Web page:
In healthcare, Artificial Intelligence should be seen as Augmented Intelligence, and going forward this technology is going to help the segment was the core submission of the top thought leaders of the healthcare industry, who addressed the topic – Can AI drive Affordability in Healthcare? at the second day of the 10th edition of the Healthcare Leaders Forum.
The panel discussion comprised eminent panelist Rajiv Sikka, CIO, Medanta Medicity, Dr. Venkat Ramana Sudigali, Director & CEO, Excell Hospitals, Viloo Williams, CIO Head & Digital Transformation, Sir HN Reliance Foundation Hospital, Shuvankar Pramanick, CIO, Columbia Asia Hospitals Pvt. Limited and Prakash S Kamat, Chairman & Managing Director, Softlink International.
Moderated by Rajiv Sikka, CIO, Medanta Medicity each member in the panel expounded how AI drives affordability in healthcare.
Initiating the discussion Sikka asked why there is so much noise about AI, like any other technology AI helps humans to enhance in two dimensions one is precision and the other is accuracy. AI solutions are already in the marketplace it is already present in finance, education, fraud detection and now we are here to understand where it is present in the healthcare industry.
Conveying his thoughts on the panel topic, Shuvankar Pramanick, CIO, Columbia Asia Hospitals Pvt. Limited, said, “AI in healthcare space is used more in clinical application imaging, diagnostics, workflow optimization in hospitals. Many believe that AI is going to have exponential growth in the healthcare sector. The healthcare domain has already introduced AI in research to live coaching for personnel care. Many hospitals have developed introduced diagnostic assistance using AI. Lots of work is going on the software service side as well.”
Informing that only doctor among the panel of technologist, Dr. Venkat Ramana Sudigali, Director & CEO, Excell Hospitals Sudigali, said, “AI is going to revolutionize the healthcare in what way, when and how we adapt is the question. AI concept is going on 20 to 30 years in many countries but it is the practical implication as been realized in past one decade. Instead of calling it Artificial Intelligence (AI) let’s call it Augmented Intelligence. Being a radiologist I report scans day in and day out and I’m beginning to use AI it is quick, accurate.”
Taking the discussion further, Prakash S Kamat, Chairman & Managing Director, Softlink International said, “Learnt AI as a subject 35 years ago but the practical implementation of it as started in last five to seven years. The development of AI was in the field of scans, brain MRIs it took a while for the technology to develop it helps in complex cases and picks up peculiarities that are likely skipped by the human eye. AI can supplement and help countries like us which has less doctors and specialists with a 1.3 billion population and challenges of geographical location and infrastructure. Our challenges are unique AI can bridge those gaps.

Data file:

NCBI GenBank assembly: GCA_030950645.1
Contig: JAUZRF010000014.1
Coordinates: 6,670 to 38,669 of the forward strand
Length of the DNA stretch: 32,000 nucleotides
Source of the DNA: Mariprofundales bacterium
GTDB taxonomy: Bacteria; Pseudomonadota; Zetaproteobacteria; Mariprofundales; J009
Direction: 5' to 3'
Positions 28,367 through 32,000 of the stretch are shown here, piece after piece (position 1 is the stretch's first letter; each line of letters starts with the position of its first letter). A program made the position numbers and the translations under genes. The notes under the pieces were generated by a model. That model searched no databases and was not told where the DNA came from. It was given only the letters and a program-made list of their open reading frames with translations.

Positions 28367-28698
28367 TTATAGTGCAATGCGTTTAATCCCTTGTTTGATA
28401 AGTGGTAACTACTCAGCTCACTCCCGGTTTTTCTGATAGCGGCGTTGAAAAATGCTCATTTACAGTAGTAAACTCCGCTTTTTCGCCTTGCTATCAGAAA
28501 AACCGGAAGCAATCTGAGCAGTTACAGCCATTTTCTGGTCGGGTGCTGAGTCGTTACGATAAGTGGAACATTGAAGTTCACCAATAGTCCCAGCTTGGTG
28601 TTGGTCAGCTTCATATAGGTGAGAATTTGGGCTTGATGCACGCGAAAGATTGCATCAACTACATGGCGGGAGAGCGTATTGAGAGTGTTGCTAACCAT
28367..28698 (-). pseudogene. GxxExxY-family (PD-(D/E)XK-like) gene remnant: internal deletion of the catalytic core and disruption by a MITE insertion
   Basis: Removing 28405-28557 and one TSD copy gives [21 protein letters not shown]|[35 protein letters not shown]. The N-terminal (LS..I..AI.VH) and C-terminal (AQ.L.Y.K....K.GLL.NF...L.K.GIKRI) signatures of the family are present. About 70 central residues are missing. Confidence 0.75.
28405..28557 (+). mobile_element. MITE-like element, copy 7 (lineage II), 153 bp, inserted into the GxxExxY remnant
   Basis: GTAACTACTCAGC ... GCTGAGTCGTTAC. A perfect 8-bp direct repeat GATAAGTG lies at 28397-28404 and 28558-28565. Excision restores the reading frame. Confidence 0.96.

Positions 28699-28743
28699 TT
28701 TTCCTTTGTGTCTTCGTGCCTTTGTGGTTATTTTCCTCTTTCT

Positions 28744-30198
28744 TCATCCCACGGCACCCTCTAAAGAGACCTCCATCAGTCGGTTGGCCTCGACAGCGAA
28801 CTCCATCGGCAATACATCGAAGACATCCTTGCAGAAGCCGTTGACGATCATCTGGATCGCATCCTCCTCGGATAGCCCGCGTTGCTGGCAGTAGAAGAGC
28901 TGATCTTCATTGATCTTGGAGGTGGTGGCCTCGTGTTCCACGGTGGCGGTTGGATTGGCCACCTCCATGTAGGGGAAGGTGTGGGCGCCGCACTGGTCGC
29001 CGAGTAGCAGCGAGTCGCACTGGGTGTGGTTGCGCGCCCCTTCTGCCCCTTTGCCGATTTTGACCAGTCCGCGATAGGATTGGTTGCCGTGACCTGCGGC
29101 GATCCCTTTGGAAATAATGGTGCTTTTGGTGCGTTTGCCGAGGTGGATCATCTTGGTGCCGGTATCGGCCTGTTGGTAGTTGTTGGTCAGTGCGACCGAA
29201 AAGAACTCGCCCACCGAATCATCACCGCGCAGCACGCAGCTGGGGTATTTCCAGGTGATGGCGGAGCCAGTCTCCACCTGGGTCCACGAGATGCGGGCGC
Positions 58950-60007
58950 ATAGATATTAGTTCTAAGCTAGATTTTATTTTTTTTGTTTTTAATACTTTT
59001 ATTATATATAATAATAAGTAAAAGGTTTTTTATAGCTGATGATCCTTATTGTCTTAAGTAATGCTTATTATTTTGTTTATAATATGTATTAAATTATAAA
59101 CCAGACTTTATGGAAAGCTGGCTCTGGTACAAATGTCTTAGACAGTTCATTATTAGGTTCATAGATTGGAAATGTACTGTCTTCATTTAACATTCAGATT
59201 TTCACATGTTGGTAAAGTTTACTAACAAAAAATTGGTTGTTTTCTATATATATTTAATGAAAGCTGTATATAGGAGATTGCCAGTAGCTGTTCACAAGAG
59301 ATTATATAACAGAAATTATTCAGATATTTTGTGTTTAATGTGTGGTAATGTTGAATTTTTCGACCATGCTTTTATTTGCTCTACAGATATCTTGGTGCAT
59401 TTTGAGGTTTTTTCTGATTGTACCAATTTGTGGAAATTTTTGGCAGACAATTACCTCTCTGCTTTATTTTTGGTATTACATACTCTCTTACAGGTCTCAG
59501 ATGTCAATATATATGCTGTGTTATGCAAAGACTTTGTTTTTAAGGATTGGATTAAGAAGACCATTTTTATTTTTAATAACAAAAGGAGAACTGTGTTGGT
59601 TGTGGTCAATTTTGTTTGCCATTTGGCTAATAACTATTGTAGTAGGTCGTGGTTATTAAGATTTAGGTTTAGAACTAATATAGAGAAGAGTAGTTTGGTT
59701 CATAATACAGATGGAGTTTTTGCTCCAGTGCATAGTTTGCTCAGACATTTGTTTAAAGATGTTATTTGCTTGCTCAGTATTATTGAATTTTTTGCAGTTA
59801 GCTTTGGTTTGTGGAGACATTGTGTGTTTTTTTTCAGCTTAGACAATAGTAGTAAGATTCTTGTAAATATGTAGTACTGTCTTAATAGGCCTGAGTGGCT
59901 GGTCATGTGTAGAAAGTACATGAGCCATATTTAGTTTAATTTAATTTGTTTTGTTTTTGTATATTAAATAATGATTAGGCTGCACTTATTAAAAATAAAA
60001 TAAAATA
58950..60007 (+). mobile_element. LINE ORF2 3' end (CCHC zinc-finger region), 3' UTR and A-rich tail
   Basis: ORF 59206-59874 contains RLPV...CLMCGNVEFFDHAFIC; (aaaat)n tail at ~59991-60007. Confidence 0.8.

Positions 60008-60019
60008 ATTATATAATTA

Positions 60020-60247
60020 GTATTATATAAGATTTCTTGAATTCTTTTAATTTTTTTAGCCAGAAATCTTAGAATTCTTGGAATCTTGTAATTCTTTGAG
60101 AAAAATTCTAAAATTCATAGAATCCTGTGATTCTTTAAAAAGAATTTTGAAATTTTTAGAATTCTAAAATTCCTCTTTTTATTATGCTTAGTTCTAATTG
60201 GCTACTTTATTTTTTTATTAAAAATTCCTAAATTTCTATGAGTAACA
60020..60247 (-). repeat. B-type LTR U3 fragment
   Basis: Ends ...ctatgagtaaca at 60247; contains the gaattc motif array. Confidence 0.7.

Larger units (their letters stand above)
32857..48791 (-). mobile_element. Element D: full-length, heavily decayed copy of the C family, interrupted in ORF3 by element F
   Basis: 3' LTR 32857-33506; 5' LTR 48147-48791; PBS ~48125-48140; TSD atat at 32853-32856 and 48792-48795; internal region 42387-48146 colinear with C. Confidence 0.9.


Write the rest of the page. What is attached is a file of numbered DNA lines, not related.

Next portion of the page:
Informing that AI will exist in the healthcare industry, Sikka asked the panelists why it is taking time for the sector to adopt it.
Taking up that question Dr. Sudigali said, “Everybody talks about AI but as clinicians how much really we want and how can it help our patients that must be the primary aim. All this technology should not increase the cost but decrease cost. A collective approach is needed. Such technology is expensive, the technologists and CIOs should convince the clinicians about better outcomes and reduce the cost for patients and the hospitals. As providers, we cannot bill a patient on AI. A patient will accept only when we demonstrate that this is going to benefit clinical and monetarily.”
Putting up one more question to the panel Sikka asked, “With so many constraints and issues how the government or regulatory bodies can help us create an ecosystem or policy framework, what should be the goals that help us to push AI for the betterment of patient care?
Noting that it’s a significant question, Pramanick said, “One needs to understand the actual challenges we are facing — informed consent to use ie how clinicians are communicating to patients about the AI. Clinicians should know how to balance the privacy of the patient data and safety transparency also needs to be taken care of. Building the AI workforce is much needed. Recently, the US government came out with some guidelines for AI which focused on public trust. India should start thinking on those lines.”
Answering the question what are the typical use cases which you have implemented or planning to roll out in AI, Viloo Williams, CIO Head & Digital Transformation, Sir HN Reliance Foundation Hospital, said, “There are endless use cases for hospitals where AI can actually help. Hospitals are also like many others is in various stages of bringing in AI. We have not really implemented any use cases in totality as of now but there is a lot of work in progress. AI can be used in multiple ways. Clinically what is important AI helps in better clinical outcomes in addition to that bring in analysis so doctors and the medical fraternity will be really benefitted. AI is only successful in healthcare if it is built not by IT technologists but by the medical fraternity. When we talk about specific used cases one is critical care the most important one wherein you want to bring better clinical outcomes for the patient. The most important example the diagnosis of sepsis in ICU or Emergency Medical Services (EMS), where AI can be a great use case. AI in healthcare should be termed as augmented analytics.”